A clampdown on the relationship between retailers and suppliers has been promised, as the fallout from Tesco’s £263m financial black hole continues to resonate.
In its annual report published on Friday the Financial Reporting Council (FRC), which last year launched a probe into the Tesco scandal which was subsequently taken on by the Serious Fraud Office, said food retailing was a key area of its focus for inspections.
The accountancy watchdog said it would “pay particular attention to the audit of revenue recognition and complex supplier arrangements” in the industry.
“Events at Tesco did raise awareness of this issue but it wasn’t only as a result of Tesco,” said Paul George, the FRC’s executive director of conduct.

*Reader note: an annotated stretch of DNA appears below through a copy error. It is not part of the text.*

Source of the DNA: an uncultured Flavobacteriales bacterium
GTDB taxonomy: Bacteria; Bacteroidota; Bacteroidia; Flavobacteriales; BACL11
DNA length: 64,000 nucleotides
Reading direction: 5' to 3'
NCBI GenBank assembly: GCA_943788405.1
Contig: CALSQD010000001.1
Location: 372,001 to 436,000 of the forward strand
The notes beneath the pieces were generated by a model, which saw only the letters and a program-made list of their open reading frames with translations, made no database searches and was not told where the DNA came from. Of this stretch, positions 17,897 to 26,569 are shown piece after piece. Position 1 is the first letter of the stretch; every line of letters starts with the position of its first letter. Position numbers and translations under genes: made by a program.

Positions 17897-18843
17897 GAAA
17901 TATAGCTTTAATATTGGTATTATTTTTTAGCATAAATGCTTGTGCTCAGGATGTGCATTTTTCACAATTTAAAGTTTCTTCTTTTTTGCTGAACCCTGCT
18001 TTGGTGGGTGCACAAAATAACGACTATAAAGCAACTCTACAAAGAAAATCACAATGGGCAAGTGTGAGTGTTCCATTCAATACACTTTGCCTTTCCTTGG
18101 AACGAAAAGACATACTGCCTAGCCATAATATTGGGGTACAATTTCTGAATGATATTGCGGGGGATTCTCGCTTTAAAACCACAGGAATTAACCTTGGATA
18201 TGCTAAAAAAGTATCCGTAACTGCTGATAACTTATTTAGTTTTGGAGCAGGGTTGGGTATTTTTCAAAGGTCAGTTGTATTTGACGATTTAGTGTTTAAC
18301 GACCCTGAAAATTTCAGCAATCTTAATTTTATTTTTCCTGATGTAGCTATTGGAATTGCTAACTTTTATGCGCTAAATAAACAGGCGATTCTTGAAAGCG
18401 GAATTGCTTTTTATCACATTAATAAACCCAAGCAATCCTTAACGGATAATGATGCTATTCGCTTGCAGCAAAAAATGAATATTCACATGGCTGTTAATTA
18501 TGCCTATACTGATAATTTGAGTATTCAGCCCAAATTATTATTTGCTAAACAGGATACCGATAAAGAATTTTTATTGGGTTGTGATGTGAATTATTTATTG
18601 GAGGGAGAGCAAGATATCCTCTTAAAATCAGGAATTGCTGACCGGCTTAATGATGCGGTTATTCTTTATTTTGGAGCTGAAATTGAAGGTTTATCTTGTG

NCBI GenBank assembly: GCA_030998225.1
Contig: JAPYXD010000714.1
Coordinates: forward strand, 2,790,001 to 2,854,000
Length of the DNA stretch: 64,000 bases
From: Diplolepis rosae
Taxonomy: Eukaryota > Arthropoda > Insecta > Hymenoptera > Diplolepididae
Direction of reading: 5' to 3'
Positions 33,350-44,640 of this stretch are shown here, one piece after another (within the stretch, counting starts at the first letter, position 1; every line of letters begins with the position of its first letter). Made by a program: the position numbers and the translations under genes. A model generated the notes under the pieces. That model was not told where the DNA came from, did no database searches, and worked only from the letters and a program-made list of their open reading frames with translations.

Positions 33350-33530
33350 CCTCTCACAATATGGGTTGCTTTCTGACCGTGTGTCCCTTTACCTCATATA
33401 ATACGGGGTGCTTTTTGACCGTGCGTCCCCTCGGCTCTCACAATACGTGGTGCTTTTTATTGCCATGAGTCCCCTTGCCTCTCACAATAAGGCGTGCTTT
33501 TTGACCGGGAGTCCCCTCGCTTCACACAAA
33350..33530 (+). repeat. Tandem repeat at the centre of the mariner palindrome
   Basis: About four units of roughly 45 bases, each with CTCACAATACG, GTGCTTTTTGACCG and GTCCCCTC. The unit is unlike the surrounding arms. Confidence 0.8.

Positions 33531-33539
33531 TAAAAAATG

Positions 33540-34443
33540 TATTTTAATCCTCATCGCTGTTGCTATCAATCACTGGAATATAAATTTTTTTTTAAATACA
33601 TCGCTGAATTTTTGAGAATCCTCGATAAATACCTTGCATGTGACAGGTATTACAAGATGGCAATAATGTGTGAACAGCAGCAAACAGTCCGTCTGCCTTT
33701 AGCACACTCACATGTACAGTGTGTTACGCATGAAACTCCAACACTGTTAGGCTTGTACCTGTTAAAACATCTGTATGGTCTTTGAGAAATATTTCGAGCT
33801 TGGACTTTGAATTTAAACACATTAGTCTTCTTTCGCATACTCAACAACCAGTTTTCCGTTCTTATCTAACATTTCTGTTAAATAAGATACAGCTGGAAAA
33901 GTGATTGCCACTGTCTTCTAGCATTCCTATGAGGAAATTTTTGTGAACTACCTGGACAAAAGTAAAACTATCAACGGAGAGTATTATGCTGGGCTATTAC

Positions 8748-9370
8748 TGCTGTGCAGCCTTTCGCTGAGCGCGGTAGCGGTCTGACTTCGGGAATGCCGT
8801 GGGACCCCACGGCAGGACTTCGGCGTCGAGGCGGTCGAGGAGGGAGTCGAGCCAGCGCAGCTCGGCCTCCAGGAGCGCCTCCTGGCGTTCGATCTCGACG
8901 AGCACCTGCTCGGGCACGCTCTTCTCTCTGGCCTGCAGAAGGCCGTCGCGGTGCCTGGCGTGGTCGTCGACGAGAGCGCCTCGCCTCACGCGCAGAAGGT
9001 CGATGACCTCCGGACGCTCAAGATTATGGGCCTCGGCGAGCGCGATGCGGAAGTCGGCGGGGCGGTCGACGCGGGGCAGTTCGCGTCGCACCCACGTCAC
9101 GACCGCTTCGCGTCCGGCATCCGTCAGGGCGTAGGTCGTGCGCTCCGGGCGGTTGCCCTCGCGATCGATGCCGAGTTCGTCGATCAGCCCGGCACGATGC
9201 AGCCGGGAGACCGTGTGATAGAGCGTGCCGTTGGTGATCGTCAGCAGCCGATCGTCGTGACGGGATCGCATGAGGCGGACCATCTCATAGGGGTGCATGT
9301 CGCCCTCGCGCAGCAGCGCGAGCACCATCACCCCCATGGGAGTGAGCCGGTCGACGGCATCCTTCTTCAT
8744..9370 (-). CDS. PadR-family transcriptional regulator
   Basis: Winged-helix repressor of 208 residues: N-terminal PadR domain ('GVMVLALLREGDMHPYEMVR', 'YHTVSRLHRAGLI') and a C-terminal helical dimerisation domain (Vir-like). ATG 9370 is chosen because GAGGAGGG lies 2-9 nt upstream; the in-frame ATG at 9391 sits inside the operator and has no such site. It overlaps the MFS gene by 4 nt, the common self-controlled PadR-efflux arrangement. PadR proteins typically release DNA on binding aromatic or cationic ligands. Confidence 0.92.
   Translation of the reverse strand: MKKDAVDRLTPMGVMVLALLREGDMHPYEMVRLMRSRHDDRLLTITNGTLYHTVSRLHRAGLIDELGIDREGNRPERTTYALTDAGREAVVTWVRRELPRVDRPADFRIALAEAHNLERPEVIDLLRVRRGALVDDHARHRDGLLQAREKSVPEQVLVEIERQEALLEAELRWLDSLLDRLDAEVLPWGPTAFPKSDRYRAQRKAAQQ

“We have been seeing over a period of time the complexity in arrangements between suppliers and their customers increasing.”
A “significant proportion” of the 140 audits the FRC plans to inspect this year will be retailers and their suppliers, said the FRC.
“More transparency is a good thing,” said George.
The report came after speculation in the national press that the SFO probe into Tesco could see the supermarket giant become one of the first companies in the UK to strike a deal which would enable it to avoid a criminal prosecution, under new “deferred prosecution agreement” powers, which could see it fined or hit with trading conditions in return for escaping the courtroom.